Diabetes-related other complications, such as Nerve related problems (Neuropathy), kidney related problems (Nephropathy)


Tobacco use

Associated heart-related illness




Diabetic Macular Edema: This is the swelling of the central part of the retina which is important for good vision. You may observe blurred vision or wavy vision, which can be confirmed by your retina specialist. This can be confirmed and measured with newer techniques such as Optical Coherence Tomography (OCT) and Fundus Fluorescein Angiography (FFA). This is treated with medicines injected directly into the back of the eye or using a grid/focal laser.


Vitreous haemorrhage: When the new blood vessels bleed in the clear, jelly-like (Vitreous) fluid in the back of the eye, you may experience web-like or thread-like floaters. These may usually resolve on their own in a few days or weeks if mild, but when the bleed is severe, it may lead to total loss of vision. This can be corrected by surgical intervention. Laser therapy is also done to prevent further bleeding in the eye.


Retinal detachment: This happens as a consequence of vitreous haemorrhage. A pull is caused by membranes formed due to blood leading to initially flashes of light, loss of part of the vision and later total loss of vision.


Glaucoma: Due to leaking new vessels, bleeding, and new vessels growing in the front part of the eye, the pressure in the eye increases. This leads to damage in the Optic nerve, which carries signals to the brain. This can be corrected by medicines, or at times surgery to lower the increased pressures.


Blindness: When the above-mentioned conditions are not managed in time, or due to poor control of blood sugars, these situations can often end up in blindness.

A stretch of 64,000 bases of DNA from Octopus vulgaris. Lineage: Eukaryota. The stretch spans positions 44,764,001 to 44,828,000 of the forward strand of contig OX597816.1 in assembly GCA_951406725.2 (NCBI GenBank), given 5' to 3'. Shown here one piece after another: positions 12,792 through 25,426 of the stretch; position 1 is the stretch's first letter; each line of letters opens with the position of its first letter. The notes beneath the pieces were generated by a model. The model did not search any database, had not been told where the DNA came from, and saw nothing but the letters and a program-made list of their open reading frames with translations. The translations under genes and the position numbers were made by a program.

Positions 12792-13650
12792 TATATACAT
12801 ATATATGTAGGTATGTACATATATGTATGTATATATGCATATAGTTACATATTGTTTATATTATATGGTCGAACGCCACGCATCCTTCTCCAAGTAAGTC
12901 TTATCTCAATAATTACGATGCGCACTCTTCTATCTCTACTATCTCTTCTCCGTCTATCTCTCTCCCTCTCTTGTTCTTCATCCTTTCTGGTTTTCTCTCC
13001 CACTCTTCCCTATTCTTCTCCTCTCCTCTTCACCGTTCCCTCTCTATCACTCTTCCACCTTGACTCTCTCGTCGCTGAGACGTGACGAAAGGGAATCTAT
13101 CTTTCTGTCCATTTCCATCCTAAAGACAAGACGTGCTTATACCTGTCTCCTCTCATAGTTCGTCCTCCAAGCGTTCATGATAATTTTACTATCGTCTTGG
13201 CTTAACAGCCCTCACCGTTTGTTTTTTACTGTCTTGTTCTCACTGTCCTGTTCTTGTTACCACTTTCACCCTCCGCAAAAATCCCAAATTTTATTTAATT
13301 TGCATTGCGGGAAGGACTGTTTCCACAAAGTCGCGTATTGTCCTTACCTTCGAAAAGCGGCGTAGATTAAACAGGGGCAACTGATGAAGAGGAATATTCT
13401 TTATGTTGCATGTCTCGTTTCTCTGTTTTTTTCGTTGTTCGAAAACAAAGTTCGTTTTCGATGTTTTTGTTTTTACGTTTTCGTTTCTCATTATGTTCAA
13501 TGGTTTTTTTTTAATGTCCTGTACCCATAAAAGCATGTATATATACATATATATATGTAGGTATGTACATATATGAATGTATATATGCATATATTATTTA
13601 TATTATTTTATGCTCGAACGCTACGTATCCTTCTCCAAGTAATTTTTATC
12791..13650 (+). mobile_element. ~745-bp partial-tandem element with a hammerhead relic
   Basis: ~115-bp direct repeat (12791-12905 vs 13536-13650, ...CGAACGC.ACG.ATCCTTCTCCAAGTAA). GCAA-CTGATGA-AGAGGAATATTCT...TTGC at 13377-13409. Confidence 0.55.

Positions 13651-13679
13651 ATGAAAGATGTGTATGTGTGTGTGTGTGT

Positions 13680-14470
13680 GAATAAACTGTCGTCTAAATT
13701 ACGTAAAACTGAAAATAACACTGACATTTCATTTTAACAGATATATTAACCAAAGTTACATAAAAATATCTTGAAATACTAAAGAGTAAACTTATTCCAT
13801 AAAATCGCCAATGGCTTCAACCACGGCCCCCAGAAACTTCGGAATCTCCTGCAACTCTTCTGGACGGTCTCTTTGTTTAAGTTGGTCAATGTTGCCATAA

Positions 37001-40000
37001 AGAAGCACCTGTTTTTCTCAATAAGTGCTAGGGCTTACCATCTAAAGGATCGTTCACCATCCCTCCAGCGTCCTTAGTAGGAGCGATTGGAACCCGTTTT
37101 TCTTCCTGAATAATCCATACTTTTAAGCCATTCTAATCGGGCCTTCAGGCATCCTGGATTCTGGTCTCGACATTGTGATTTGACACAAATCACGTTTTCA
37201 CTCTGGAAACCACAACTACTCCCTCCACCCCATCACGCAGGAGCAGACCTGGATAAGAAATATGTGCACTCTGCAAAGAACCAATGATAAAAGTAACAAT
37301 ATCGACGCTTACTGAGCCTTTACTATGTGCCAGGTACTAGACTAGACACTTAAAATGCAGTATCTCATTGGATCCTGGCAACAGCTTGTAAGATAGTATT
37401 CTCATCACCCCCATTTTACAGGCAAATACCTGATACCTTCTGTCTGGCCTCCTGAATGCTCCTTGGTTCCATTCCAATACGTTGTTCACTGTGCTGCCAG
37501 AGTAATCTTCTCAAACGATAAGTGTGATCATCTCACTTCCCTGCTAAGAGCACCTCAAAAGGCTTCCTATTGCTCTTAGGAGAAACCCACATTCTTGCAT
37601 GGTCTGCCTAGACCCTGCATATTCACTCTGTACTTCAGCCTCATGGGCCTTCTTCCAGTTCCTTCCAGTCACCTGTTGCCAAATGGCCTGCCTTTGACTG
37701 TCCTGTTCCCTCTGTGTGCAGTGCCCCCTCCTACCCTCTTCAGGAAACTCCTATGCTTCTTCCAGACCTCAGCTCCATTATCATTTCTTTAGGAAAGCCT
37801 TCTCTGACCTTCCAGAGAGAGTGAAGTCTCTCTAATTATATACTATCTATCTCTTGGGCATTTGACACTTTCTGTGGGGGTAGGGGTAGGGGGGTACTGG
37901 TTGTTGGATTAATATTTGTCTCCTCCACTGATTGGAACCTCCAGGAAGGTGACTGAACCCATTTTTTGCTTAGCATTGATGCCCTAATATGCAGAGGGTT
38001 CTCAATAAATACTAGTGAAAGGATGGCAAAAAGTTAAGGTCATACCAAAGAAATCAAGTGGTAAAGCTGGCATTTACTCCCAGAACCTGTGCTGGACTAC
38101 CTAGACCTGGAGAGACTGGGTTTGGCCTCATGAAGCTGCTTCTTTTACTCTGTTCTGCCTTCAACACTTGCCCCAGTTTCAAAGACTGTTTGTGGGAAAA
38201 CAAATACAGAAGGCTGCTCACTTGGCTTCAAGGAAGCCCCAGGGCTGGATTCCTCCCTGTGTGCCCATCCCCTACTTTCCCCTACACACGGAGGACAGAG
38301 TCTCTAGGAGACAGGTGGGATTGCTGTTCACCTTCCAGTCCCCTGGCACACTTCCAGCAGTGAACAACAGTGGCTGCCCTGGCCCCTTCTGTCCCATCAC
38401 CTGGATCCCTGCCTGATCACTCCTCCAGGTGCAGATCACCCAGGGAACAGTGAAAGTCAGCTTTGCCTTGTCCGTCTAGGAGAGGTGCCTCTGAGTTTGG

Diabetic Retinopathy can be prevented by firstly good control of blood sugar levels. But, after years of diabetes, the disease may still trouble most patients. Its effects can be reduced by practising the following few steps:


A healthy routine includes walking and aerobic exercises for 20-30 mins each day. Better dietary changes to control blood sugar levels.


Regular monitoring of blood sugar levels and noting it down in a diary to help recall better. This simple step goes a long way in ensuring good control over blood sugar levels.


Regular blood testing of glycosylated haemoglobin (HbA1c) levels. This gives an idea as to the average blood sugar in the system and the overall health status of the patient. If maintained under 6.5%, most complications are prevented.


Keep a check on blood pressure and lipid profile. These cause simultaneous harm to the eyes and body. Also, regular checkups must include kidney function testing and electrocardiography (ECG) to understand health status in a better manner.


Regular eye check-ups, especially annually including a fundus/retina screening must be done by an eye doctor. The frequency of check-ups should be more if the control of blood sugar is poor or there are existing eye problems. This is because diabetic retinopathy may not be noticeable to the patients until late. One should get checked immediately if one experiences any visual disturbances.


Take control of your blood sugars for your eye, before it takes away the most precious gift of life, Sight! Visit your nearest COMET Eye Hospital today


Think EYE, Think COMET